Psalm 55:6
Parallel Verses
English Standard Version
And I say, “Oh, that I had wings like a dove! I would fly away and be at rest;

King James Bible
And I said, Oh that I had wings like a dove! for then would I fly away, and be at rest.

American Standard Version
And I said, Oh that I had wings like a dove! Then would I fly away, and be at rest.

Douay-Rheims Bible
And I said: Who will give me wings like a dove, and I will fly and be at rest?

English Revised Version
And I said, Oh that I had wings like a dove! then would I fly away, and be at rest.

Webster's Bible Translation
And I said, O that I had wings like a dove! for then I would fly away, and be at rest.

Psalm 55:6 Parallel
Commentary
Keil and Delitzsch Biblical Commentary on the Old Testament

(Heb.: 54:6-9) In this second half, the poet, in the certainty of being heard, rejoices in help, and makes a vow of thanksgiving. The בּ of בּסמכי is not meant to imply that God is one out of many who upheld his threatened life; but rather that He comes within the category of such, and fills it up in Himself alone, cf. Psalm 118:7; and for the origin of this Beth essentiae, Psalm 99:6, Judges 11:35. In Psalm 54:7 the Kerמ merits the preference over the Chethמb (evil shall "revert" to my spies), which would at least require על instead of ל (cf. Psalm 7:17). Concerning שׁררי, vid., on Psalm 27:11. In the rapid transition to invocation in Psalm 54:7 the end of the Psalm announces itself. The truth of God is not described as an instrumental agent of the cutting off, but as an impelling cause. It is the same Beth as in the expression בּנדבה (Numbers 15:3): by or out of free impulse. These free-will sacrifices are not spiritual here in opposition to the ritual sacrifices (Psalm 50:14), but ritual as an outward representation of the spiritual. The subject of הצּילני is the Name of God; the post-biblical language, following Leviticus 24:11, calls God straightway השּׁם, and passages like Isaiah 30:27 and the one before us come very near to this usage. The praeterites mention the ground of the thanksgiving. What David now still hopes for will then lie behind him in the past. The closing line, v. 9b, recalls Psalm 35:21, cf. Psalm 59:11; Psalm 92:12; the invoking of the curse upon his enemies in v. 8 recalls Psalm 17:13; Psalm 56:8; Psalm 59:12.; and the vow of thanksgiving in v. 8 recalls Psalm 22:26; Psalm 35:18; Psalm 40:10.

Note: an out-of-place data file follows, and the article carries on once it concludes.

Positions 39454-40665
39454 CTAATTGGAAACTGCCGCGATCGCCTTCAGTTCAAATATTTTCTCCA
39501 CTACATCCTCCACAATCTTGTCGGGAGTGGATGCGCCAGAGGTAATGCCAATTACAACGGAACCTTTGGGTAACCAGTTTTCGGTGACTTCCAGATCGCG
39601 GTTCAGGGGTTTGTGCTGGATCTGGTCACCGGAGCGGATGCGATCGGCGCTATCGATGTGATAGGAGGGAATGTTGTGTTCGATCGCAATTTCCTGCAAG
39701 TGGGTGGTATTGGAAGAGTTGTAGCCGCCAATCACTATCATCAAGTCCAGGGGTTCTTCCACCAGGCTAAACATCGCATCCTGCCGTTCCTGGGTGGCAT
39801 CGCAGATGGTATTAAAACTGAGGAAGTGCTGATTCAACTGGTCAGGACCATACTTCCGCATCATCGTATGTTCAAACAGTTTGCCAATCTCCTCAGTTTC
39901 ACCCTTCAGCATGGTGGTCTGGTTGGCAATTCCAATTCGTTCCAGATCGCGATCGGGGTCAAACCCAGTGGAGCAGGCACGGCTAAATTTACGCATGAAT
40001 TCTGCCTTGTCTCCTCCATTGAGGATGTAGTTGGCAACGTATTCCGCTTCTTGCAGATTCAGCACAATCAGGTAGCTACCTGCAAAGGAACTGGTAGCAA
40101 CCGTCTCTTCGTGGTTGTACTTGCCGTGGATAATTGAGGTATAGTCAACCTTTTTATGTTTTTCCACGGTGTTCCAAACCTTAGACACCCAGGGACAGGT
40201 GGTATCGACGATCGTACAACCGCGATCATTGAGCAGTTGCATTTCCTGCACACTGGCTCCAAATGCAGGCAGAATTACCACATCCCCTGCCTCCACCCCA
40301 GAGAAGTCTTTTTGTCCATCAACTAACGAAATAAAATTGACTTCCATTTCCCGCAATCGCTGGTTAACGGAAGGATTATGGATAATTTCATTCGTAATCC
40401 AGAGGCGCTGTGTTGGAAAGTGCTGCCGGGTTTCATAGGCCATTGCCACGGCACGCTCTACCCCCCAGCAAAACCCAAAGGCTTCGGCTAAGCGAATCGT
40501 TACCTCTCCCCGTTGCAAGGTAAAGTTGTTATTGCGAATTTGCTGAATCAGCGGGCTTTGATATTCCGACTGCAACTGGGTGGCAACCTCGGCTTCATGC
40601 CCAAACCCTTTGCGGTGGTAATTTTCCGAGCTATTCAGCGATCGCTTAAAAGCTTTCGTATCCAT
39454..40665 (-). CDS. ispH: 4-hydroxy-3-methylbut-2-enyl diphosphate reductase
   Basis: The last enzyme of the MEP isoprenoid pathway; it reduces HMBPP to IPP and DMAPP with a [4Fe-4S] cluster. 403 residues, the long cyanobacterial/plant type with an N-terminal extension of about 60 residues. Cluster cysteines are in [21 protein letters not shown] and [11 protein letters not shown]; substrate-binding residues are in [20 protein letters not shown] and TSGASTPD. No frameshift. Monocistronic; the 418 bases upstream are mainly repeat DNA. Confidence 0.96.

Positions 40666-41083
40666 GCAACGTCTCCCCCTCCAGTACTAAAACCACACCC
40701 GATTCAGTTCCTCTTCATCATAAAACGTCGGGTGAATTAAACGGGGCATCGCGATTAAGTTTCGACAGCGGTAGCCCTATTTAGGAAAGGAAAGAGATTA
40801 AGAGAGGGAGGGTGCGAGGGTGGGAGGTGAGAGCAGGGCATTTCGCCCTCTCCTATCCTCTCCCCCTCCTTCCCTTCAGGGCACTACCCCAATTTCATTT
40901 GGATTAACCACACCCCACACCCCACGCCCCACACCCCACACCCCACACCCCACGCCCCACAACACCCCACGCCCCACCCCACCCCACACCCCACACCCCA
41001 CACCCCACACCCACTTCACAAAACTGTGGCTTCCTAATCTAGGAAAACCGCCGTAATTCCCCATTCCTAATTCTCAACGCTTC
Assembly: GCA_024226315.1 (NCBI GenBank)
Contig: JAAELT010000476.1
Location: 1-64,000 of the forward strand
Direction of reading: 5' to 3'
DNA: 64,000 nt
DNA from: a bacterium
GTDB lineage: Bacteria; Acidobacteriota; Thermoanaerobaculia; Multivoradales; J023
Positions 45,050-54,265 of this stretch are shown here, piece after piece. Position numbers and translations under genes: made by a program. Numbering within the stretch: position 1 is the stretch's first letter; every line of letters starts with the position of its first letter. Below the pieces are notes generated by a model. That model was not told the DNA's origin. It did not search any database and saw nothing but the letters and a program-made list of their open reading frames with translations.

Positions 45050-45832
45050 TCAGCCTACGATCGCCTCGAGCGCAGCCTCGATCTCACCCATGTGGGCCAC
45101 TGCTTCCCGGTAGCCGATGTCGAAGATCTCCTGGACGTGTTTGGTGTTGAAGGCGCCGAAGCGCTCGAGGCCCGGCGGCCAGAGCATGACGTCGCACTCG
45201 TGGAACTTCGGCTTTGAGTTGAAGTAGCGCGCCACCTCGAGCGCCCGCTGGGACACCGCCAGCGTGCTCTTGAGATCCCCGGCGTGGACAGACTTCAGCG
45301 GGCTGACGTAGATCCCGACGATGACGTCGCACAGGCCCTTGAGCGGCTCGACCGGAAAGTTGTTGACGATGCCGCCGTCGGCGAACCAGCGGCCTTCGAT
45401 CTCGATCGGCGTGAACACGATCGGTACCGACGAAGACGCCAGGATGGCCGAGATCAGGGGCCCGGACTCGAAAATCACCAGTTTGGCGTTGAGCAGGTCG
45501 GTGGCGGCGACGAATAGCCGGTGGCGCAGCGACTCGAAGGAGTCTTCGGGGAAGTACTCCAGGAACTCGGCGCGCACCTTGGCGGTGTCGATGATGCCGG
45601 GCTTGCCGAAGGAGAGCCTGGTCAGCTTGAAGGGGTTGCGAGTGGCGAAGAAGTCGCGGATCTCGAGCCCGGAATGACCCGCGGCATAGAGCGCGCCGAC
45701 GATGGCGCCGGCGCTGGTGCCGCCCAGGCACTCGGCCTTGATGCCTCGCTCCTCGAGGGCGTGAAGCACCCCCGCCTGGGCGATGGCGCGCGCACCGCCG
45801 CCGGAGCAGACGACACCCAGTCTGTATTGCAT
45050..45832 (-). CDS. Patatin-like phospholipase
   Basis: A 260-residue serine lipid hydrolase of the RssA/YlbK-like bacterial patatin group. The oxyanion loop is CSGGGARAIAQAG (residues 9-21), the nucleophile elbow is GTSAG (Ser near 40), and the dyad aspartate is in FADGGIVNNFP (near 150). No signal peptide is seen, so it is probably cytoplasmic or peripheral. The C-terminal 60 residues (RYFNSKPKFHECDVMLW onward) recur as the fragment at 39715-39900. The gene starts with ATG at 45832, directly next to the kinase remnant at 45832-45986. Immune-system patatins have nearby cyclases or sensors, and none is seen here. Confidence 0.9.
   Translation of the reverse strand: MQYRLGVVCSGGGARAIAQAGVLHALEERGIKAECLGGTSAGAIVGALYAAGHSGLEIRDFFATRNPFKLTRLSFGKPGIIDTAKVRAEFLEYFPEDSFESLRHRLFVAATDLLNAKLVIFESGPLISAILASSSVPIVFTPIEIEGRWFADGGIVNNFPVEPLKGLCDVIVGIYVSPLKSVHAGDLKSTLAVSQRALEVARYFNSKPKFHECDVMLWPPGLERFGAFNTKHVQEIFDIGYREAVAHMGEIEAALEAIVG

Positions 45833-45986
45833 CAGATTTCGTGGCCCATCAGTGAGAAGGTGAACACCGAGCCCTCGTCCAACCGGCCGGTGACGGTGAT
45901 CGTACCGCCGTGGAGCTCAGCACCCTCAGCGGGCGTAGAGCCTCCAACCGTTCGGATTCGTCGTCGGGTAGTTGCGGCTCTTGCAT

Psalm 55:6 Parallel Commentaries

Treasury of Scripture Knowledge

Psalm 11:1 In the LORD put I my trust: how say you to my soul, Flee as a bird to your mountain?

Psalm 139:9 If I take the wings of the morning, and dwell in the uttermost parts of the sea;

Revelation 12:14 And to the woman were given two wings of a great eagle, that she might fly into the wilderness, into her place...

Cross References
Job 3:13
For then I would have lain down and been quiet; I would have slept; then I would have been at rest,

Jeremiah 9:2
Oh that I had in the desert a travelers' lodging place, that I might leave my people and go away from them! For they are all adulterers, a company of treacherous men.

Jeremiah 48:28
"Leave the cities, and dwell in the rock, O inhabitants of Moab! Be like the dove that nests in the sides of the mouth of a gorge.

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ESV Text Edition: 2016. The Holy Bible, English Standard Version® copyright © 2001 by Crossway Bibles, a publishing ministry of Good News Publishers.
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